But never fear, you ladies of more Rubenesque proportions: it seems a man's body size preference can be somewhat fluid — and one of the factors that appears to affect it is stress.
British researchers have found that men faced with a stressful situation tend to change their assessment of what constitutes an attractive female, moving away from slender to a range of plumper women.
For Olympics devotees, think heftier weight lifters or hammer throwers rather than lean and lithe gymnasts or sprinters.
"Evolutionary psychology tells us that what you find attractive about someone tells you about their health and their fertility," said neuroscientist Martin Tovee of Newcastle University, co-author of a study published online Wednesday in the journal PLoS One.
"But what's healthy and fertile — body-size shape — is going to vary depending on your environment," Tovee said Wednesday from Newcastle-Upon-Tyne.
In the U.K., Canada and other western countries with abundantly available food, having a higher body mass suggests a person is not only less healthy, but also may belong to a lower socioeconomic group, because cheaper food tends to have a higher fat content, he said.
Contrast that with parts of rural South Africa, for instance, where food is generally less plentiful and there are periods of severe food shortages. In that kind of environment — which Tovee described as stressful — a heftier body type is a sign of physical well-being.
"Also it means that you're higher status because you can afford to be heavier. So you choose somebody heavier because that's best in that environment.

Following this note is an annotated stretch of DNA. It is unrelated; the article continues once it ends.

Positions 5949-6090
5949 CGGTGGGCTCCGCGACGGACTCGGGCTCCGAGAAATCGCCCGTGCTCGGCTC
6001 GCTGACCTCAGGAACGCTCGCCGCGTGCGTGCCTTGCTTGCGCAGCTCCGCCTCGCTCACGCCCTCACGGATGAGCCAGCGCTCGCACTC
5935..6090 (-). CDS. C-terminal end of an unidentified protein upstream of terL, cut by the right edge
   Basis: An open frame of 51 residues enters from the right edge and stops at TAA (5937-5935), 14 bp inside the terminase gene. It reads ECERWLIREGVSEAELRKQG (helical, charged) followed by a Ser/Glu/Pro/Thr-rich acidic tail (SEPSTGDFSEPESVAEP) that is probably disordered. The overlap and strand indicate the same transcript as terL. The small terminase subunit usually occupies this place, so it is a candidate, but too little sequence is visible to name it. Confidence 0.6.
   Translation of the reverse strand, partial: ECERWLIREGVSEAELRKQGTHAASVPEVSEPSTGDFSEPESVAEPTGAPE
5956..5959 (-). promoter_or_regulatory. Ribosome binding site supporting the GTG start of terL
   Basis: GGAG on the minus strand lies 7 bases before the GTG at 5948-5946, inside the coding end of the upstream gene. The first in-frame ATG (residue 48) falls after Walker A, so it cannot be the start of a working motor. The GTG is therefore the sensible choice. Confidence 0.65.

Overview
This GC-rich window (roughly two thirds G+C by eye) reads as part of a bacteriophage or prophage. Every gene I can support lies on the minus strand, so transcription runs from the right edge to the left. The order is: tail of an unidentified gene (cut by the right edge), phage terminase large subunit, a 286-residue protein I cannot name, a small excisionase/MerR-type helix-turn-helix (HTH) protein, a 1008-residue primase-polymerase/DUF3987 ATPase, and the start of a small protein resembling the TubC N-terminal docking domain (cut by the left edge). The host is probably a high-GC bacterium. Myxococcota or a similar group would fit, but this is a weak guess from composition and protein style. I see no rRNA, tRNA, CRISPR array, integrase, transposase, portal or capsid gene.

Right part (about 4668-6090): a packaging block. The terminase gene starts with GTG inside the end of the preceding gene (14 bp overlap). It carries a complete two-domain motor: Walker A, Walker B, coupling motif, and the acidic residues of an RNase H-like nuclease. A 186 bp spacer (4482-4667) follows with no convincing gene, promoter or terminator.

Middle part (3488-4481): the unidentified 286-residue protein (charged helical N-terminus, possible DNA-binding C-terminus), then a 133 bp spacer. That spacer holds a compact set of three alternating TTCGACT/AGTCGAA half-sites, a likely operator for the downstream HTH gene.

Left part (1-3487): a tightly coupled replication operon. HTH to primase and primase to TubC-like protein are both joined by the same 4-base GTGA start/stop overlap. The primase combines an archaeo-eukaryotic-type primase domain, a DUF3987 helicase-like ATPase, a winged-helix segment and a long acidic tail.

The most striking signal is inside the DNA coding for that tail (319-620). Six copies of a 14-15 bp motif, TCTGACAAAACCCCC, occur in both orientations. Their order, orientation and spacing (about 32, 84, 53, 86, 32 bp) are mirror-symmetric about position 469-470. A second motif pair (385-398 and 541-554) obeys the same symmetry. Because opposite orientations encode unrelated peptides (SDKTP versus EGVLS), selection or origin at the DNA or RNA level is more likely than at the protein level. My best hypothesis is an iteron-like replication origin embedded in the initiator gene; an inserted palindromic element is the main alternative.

"But in this environment," he said of the U.K. and other developed nations, "the reverse is true."
To test the effects of stress on men's notions of the most attractive form of female body, Tovee and co-author Viren Swami of the University of Westminster in London recruited 81 heterosexual men for their study. The men were all Caucasian, aged 18 to 42, with a body mass index ranging between about 17 and 31.
Forty-one of the subjects were subjected to a number of back-to-back stress-inducing tasks, including a mock job interview in front of a four-person panel that was being recorded and videotaped. The other 40 participants — the control group — were taken to a room where they sat quietly.
Both groups were then shown photographs of a variety of female body types, ranging from emaciated through obese, with the faces removed.
The stressed group gave significantly higher attractiveness ratings to normal weight and overweight figures than did the non-stressed group, said Tovee. Men in the stressed group also indicated attraction to a broader range of sizes among the figures, compared with those in the non-stressed group.
"Although you read a lot in evolutionary psychology that our preferences for attractiveness are hard-wired and we can't do anything about it, that's probably not true," he said.
"If you follow somebody (moving) from rural South Africa to the U.K., over the course of about 18 months their preference will shift towards that of somebody who was born in the U.K. They prefer a thinner body."
Tovee said the preference of many men in western society for slender women is somewhat out of sync with reality, as the average BMI is drifting upwards.
"And if you think of this pressure on people to try and fit this ideal, it's not terribly healthy. It does cause quite a lot of body image dissatisfaction."
Turning to the distaff side, he said women's ideas of what makes a man attractive are somewhat more complex and harder to study. Where males focus on overall body mass, attractiveness for females includes such factors as personality and physique.
"When you look at what women look for in men's physical appearance, body mass is quite important, but the big thing is body shape — they're looking for the V-shape, with wide shoulders and the narrower waist.
"So it's less straightforward to do a shift in body mass with women."
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